Sumit Pabbi is an Effects Artist at Lucasfilm Animation. Prior to acquiring this position, he was a Special Effects Artist at Big Animation, and a Support Tech at IBM Daksh. Sumit was educated at the Maya Academy of Advanced Cinematics, IIS Websity, and the National Institute of Information Technology.
CG Today : It is a pleasure to speak with you today, Mr. Pabbi.
Sumit : Thank you!
CG Today : Lucasfilm, what a great place to work, right?
Sumit : Yes, one of the best companies in the world and working on one of the best projects out there, all the way from live-action, Games, Animation and Visual FX. You name it and we’ve got it all covered under one roof with our 3 different departments: ILM, LucasArts and Lucasfilm Animation. A fun environment to work in.
CG Today : You are creating FX elements, R&D and FX Compositing for the Star Wars: The Clone Wars series. You have finished with Season 2, 3 and are now working on Season 4. Is working on such an iconic vehicle any different from working on a newly created one?
Sumit : The Clone Wars series is an extension of the original Star Wars movies that takes place between Star Wars Episode II: Attack of the Clones and Star Wars Episode III: Revenge of the Sith. The only difference I would say is the medium in which the story is told, the originals being live action and now in a complete CG 3D animation. We are bridging the 3 year gap between the 2 movies and telling the past stories of many characters from the movies, which only got a few seconds on the big screen.
CG Today : Were you a fan of the Star Wars films, and do you draw on having seen them in some way as you work on the television series?
Sumit : I liked the Star Wars movies from the beginning but I think I became a fan of it once I started working on the Clone Wars and getting to know each character in more detail with each episode and that’s what’s good about this show. The politics, the involvement of different characters and most importantly the details of the war that were not covered previously, can now be found in this series.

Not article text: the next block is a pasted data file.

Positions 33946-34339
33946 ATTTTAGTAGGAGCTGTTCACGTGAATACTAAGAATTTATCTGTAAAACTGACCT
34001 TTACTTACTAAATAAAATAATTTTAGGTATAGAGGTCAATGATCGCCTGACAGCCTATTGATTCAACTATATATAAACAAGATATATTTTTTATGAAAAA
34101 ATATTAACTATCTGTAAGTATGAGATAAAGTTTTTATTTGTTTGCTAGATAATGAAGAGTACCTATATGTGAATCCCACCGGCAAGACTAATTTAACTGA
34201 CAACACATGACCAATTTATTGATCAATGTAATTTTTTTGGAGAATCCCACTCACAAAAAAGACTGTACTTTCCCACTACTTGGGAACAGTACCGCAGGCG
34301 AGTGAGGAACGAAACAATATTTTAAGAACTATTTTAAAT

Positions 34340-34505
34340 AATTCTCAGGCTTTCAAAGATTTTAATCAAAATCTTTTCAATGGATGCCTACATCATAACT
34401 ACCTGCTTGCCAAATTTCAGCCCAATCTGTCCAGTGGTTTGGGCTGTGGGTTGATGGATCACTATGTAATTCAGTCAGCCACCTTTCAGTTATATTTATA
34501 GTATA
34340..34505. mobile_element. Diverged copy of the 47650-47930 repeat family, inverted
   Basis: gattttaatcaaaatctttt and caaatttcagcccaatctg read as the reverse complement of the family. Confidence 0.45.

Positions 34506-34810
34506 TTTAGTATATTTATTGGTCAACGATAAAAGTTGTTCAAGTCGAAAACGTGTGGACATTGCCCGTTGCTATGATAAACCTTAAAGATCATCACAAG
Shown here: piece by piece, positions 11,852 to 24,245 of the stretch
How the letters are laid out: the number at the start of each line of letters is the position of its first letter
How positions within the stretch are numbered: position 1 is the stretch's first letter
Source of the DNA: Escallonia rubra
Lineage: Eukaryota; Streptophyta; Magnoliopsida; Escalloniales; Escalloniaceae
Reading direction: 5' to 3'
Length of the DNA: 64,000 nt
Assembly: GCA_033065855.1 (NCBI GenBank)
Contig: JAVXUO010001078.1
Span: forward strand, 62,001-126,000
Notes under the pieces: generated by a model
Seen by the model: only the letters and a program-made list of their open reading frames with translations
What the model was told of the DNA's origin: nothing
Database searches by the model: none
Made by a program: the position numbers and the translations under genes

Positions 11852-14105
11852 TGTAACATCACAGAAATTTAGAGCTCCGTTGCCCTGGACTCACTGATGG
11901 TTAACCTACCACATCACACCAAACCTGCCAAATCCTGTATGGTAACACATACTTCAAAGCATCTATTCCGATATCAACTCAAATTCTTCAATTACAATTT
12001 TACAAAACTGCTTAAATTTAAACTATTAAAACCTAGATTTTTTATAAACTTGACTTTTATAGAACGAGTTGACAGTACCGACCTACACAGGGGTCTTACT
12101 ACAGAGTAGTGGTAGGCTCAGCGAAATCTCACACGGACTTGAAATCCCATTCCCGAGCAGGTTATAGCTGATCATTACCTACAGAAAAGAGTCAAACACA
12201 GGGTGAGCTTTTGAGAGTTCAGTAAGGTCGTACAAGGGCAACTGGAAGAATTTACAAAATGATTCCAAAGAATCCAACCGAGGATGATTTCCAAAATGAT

CG Today : What kind of research and development is necessary for your work on Star Wars: The Clone Wars?
Sumit : We take a lot of references from the old Star Wars movies and check videos of real life explosions, destruction and so on. The next step would be how not to make it look as real as it looks in real life, but still keeping the dynamics and flow of elements as they behave in real life. We do create our own scripts and plugins for repetitive tasks and sometimes a single fx shot can require its own R&D. Most importantly, we should keep in mind the look of the show and the stlye of fx.
CG Today : In creating the FX elements for the show, is there anything that is new or ground-breaking going on?
Sumit : The Clone Wars FX is a lot different from what we would generally expect for FX to look like in real life or what we usually see in the movies or any other TV series. As others try to make their FX look more realistic, we try to make it look very artistic and give it a feel as if someone has painted it on every frame, but still keeping it close to its real world dynamics. It’s all about the shapes, as we say here.
CG Today : At Big Animation, you worked on the series Little Krishna. This 3-D animated series has won nine respected awards. Did you feel that this was an important project for your career?
Sumit : Yes, off course! That was the first project I ever did after completing my animation studies from MAAC, starting off as a trainee in FX, to a junior artist and finally to FX Artist. The project won couple of awards for Visual FX even before its launch on TV that reassured us of the quality of work that we were delivering at that time.
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